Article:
52

I think that Frank Herbert's points were these: Everyone is different, with different varying abilities. You might be good at math, I might not be. I might learn by doing, you might learn by reading. When people try to force people to meet a one size fits all standard so that everyone will be equal, it ends up creating injustices. Example: I'm not ...


44

I would say it resembles a meritocracy of a consultative nature. The more reputation you have (the more merit), the more influence. A new user with 1 rep can neither vote nor comment. All they can do is ask and answer questions, so they have no decision influence whatsoever. As reputation increases (ultimately as decided by the community), users get more ...


31

I think you are right that it is just a buzzword. Back in classical Greece, philosophers attempted a systematic study of forms of government and came up with the distinction of monarchy (one good ruler), tyranny (one bad ruler), aristocracy (few good rulers), oligarchy (few bad rulers), democracy (many good rulers) and ochlocracy (many bad rulers). ...


21

Certainly not democracy! It's some kind of voluntarism (anarchy), because you are not enforced to become StackExchange member. You become a member and accept rules on contract. If it was a democracy or any other form of non-voluntary government you would be involuntary member from the day of your birth. So, despite some good observations it seems that ...


19

If you are interested in coining a neologism, then I suggest *rhothiocracy. From the Greek ῥόθιος (rhothios) meaning noisy, roaring and the usual -cracy suffix from κρατεῖν (kratein), meaning to rule. Hence a situation where power is held by those who are noisy and kick up a fuss (although they could be in a minority or in the majority). EDIT: A classicist ...


17

Let me make something incredibly clear up front: While I come across as rather angry, I'm not. I'm very happy with the way the SE network is run, and while I disagree with SE on many things, we've agreed to bury the hatchet because the bickering is not productive if it goes on for months at a time. As a friend of mine just pointed out, it's technically a ...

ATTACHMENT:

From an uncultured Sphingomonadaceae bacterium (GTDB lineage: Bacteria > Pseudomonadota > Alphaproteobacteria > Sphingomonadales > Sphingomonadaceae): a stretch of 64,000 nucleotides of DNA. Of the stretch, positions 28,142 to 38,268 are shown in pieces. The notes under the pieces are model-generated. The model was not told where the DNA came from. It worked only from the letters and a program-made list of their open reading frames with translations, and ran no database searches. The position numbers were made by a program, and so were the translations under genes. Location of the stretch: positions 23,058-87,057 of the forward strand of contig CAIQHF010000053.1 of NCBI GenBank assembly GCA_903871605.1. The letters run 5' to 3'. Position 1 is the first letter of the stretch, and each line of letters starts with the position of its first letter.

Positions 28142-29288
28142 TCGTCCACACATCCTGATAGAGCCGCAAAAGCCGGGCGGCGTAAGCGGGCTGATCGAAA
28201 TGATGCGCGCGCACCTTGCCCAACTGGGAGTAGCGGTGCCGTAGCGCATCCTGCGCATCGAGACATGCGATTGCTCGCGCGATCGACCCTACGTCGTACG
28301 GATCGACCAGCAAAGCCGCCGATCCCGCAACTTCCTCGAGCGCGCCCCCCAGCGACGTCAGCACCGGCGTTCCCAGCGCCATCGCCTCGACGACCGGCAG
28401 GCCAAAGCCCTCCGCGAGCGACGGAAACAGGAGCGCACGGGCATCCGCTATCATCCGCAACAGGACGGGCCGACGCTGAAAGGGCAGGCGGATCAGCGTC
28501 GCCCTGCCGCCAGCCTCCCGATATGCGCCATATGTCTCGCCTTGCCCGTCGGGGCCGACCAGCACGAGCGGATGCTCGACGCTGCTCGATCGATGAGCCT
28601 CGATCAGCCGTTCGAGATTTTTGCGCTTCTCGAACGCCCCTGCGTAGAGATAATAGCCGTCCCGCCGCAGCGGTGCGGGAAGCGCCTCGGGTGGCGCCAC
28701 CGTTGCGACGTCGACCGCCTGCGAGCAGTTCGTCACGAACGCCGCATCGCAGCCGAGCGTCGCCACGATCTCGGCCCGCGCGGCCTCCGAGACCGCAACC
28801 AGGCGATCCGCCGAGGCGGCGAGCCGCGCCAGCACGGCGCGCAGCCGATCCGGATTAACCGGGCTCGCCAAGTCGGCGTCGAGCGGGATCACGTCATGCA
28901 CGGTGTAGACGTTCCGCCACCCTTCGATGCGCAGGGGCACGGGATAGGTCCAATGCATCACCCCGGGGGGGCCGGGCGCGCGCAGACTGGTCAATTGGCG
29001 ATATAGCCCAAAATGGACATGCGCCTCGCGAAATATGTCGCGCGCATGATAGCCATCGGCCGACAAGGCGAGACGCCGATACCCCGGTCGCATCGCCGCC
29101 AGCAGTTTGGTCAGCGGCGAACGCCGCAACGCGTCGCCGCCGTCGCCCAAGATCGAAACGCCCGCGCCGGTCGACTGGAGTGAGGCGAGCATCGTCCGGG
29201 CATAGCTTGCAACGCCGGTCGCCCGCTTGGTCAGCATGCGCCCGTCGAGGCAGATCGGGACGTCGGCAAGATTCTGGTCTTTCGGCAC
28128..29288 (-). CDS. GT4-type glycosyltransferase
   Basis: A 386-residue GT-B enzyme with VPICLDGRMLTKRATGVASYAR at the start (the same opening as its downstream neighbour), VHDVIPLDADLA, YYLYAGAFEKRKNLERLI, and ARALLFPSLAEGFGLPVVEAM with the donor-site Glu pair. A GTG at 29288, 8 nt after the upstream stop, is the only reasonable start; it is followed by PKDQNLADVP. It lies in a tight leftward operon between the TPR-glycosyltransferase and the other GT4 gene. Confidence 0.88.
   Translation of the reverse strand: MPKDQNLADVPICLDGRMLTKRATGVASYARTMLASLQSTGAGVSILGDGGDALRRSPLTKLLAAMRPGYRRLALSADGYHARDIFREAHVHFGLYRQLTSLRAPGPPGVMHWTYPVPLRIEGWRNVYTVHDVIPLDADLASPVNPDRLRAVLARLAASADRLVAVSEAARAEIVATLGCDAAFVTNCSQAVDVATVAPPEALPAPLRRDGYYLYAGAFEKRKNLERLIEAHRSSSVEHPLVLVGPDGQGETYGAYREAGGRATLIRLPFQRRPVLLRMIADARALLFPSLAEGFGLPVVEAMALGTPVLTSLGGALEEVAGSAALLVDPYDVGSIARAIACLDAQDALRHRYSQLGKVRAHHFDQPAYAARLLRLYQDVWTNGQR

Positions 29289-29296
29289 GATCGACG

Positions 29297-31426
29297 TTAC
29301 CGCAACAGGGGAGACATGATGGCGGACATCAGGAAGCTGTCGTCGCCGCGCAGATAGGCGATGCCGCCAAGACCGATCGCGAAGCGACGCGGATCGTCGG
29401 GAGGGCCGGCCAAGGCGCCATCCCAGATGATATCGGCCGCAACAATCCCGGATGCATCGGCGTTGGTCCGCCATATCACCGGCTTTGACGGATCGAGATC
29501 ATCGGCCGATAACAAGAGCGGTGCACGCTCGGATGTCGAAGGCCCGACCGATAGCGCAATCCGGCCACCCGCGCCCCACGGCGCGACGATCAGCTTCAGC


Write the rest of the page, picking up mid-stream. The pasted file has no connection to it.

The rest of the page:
17

Or is it just a buzzword without a deep meaning? It is just a buzzword without a deep meaning. It's just a fancy way of saying that the politicians in charge of the country are incompetent. There is no deep theory behind it.


16

Who gets to ask? In the Stack Exchange (SE) system, the person asking determines the accepted answer. That's not a big problem if one person is the clear beneficiary. But what about systems where multiple people benefit? Who asks would determine who gets to accept an answer. Subject to corruption There are regular concerns about people banding ...


16

O.m. is partially correct. There is a 17th century term (in actual Greek) that roughly is synonymous: Over the last fifteen years or so, commentators in Australia and abroad have coined a range of derogatory 'ocracies' to voice their disquiet at the white-anting of democracy. In 2011 Jeffrey Sachs wrote that America was being run by the 'corporatocracy', ...


16

Probably the best fit is 'demagogy'. Demagogues always claim to speak for the people as a whole — that's how the term was ostensibly used in ancient Greece — but in reality demagogues aim to inflame the passions of an intemperate minority and use them as a stepping stone for broad power.


15

In the early US in order to qualify to vote one was required to own land (as well as be white). The precept being that only those people who owned land had a real investment in country and thus deserved to have a say in how the country was governed. This was a very simple merit test and certainly not one that was scaled upon merit. It was a simply yes you ...


15

To answer your three points in sequence I will rely upon the Freedom House Index to measure both 'democracy' and human rights, the Human Development Index to measure 'Technology & education,' nominal GDP per capita for wealth, the Gini coefficient for wealth disposition and equality. It is worth noting that petro-microstates (i.e. small countries that ...


14

Not really. Institutional arrangement aren't irrelevant and cause parallel political struggles to play out differently. For example, the story of abortion law in the U.S. has been one of legislatures imposing limits and courts striking down those limits, while in much of Europe it has been one of legislatures legalizing abortion and of courts imposing ...


14

A single counterexample is enough to prove a negative. Germany is a parliamentary republic (people elect the parliament which then elects the chancellor as head of government) and it has a constitution. (Some people cling to the fiction that the German constitution be not a constitution because it is not called ‘constitution’ but Basic Law (Grundgesetz), ...


13